House Includes Extension of School Meals for All in Budget Proposal

Project Bread

Policy

Feed Kids Campaign Update

Yesterday, the Massachusetts House of Representatives stood up for the children of Massachusetts.

Included in their FY23 state budget proposal, was $110 million to extend free school meals statewide through the 2022-23 academic year.

This critical funding will provide a glidepath for students, families, and schools as the federal universal school meals program comes to an end on June 30th. This is particularly important as food insecurity continues to rise in Massachusetts, with 1 in 5 households with children and 1 in 3 households of color with children struggling to afford enough food. With Congressional action to extend the waivers becoming increasingly unlikely, we applaud the Massachusetts House of Representatives for taking this action, and ensuring that 400,000 kids in our state will not lose access to this critical program next school year.

“Families across the Commonwealth have been hit hard by the pandemic, and free school meals have been a lifeline to many. This extension in the House budget means another year of supporting children’s personal and academic success, ensuring positive school meal experiences where all children can access proper nutrition, and funding our hard-working school nutrition departments who have worked unendingly the last two years to keep kids fed”, says Erin McAleer, President and CEO of Project Bread. “We are thankful to our partners in the House of Representatives, particularly Representative Vargas, who has long been an advocate for feeding children in Massachusetts, as well as Speaker Mariano, House Ways and Means Chair Michlewitz and Vice Chair Ferrante, and Education Committee Chair Peisch for their leadership.”

A line high school teens lineup for school breakfast , wearing face masks

What's at stake

School Meals for All provided at the federal level since the start of the pandemic have been the number one source of free food for families living with food insecurity. The program’s success is reflected in the 39% increase in school lunch participation for students whose schools had not previously offered free school meals. The loss of this resource would mean a return to the stigma and cost barriers that kept too many students from accessing the nutrition they need at school, and to the system in which 1 in 4 food insecure students did not qualify for support.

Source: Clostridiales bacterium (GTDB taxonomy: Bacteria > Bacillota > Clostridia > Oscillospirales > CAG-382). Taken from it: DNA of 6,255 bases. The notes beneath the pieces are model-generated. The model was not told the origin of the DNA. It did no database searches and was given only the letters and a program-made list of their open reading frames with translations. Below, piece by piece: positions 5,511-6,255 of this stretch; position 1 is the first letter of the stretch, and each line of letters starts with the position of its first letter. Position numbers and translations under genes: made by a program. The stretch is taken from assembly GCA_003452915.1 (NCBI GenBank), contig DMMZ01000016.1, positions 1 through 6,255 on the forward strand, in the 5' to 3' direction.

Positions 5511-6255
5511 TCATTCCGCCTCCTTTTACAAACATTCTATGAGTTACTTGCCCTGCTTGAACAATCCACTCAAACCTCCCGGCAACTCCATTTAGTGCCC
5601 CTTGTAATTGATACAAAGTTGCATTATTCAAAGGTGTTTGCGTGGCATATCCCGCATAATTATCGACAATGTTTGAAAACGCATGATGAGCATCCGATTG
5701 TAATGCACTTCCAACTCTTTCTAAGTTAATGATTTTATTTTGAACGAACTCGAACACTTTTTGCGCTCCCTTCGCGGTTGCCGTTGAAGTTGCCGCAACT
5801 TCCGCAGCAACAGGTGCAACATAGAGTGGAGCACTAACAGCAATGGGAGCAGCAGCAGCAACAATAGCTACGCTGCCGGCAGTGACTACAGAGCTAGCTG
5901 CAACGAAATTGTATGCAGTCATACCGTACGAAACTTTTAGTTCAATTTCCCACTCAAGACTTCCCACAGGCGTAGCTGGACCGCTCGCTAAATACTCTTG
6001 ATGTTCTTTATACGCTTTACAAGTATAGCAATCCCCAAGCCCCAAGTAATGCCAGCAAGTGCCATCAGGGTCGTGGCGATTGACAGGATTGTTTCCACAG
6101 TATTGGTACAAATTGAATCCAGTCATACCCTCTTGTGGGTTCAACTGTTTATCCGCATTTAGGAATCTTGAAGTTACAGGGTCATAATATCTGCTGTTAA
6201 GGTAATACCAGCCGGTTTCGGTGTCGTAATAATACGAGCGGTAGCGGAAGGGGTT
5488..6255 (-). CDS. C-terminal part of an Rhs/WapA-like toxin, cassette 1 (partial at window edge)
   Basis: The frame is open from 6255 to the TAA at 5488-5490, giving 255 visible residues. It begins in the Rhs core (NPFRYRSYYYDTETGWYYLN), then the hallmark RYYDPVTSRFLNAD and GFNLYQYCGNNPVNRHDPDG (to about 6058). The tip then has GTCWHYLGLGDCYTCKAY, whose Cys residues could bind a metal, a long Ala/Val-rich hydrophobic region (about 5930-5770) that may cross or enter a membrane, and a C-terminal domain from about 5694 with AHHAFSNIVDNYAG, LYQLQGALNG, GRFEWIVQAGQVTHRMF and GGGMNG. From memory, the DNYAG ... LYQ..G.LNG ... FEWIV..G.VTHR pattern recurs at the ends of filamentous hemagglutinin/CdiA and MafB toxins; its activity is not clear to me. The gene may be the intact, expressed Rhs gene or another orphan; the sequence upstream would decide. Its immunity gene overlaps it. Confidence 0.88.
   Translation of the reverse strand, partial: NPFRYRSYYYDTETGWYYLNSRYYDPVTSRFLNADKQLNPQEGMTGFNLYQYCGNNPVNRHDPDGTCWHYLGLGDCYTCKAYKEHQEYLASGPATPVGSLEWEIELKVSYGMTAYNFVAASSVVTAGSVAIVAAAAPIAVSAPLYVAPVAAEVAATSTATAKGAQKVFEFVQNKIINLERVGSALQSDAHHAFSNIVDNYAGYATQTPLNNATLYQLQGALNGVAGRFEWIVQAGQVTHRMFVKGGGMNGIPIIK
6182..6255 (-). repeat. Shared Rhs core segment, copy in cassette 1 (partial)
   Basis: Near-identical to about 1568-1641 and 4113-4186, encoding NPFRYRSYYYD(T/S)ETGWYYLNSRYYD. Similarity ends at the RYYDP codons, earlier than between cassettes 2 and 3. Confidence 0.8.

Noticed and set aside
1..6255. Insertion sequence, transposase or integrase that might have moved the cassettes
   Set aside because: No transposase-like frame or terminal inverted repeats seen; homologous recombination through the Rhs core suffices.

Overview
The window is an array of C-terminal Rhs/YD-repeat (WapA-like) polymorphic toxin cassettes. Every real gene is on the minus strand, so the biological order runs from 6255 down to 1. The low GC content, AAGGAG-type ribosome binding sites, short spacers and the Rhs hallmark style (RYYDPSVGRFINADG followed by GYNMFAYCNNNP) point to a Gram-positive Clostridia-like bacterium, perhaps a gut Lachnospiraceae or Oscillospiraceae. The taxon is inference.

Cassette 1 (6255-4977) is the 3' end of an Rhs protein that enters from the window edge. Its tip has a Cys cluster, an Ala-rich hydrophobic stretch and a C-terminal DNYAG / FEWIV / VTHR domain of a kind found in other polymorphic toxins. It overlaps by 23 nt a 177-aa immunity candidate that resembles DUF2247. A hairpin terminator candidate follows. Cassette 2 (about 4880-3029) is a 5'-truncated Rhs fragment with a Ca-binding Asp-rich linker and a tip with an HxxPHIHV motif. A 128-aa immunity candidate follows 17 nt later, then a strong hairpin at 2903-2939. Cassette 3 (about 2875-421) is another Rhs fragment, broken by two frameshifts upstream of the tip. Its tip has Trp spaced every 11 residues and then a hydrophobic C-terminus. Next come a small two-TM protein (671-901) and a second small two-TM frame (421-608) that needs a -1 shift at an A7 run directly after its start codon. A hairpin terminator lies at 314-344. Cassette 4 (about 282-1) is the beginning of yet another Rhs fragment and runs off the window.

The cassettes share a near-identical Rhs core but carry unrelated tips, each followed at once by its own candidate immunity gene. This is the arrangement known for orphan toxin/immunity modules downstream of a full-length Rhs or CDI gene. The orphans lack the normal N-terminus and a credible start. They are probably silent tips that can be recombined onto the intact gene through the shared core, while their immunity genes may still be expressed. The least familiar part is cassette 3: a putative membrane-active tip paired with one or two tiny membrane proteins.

“What investment could possibly be more urgent than investing in the health of our kids?” says McAleer. “We’ve seen during the pandemic that it’s possible to expand access to school meals for the benefit of all children. When schools offer universal school meals, administrative burdens, stigma and meal debt are eliminated and participation increases – a win-win for students, families, schools and communities at large.”

Next Steps

The House’s proposed budget is a big step toward fighting hunger in Massachusetts. Project Bread's next step, along with the Feed Kids Coalition leading the campaign to make school meals for all permenant in MA, is to make sure the State Senate’s proposal in May matches what the House has already offered. 

Project Bread thanks the House of Representatives for their partnership and urges them to maintain this provision through the budget process. We also urge the Massachusetts Senate to follow suit in their subsequent budget proposal as Massachusetts families continue to face food insecurity at staggering numbers. School Meals for All is a critical step in the fight to end childhood hunger in the Commonwealth.

About The Feed Kids Campaign

Get Involved

The Feed Kids Coalition—led by Project Bread—and bill sponsors Senator Sal DiDomenico and Representative Andy Vargas are leading the campaign for School Meals For All. 

Learn more about our work to make free school meals for all permenant in Massachusetts and what you can do to make the Feed Kids Campaign a succss for Massachusetts kids!

Feed Kids. Solve Hunger. School Meals for All
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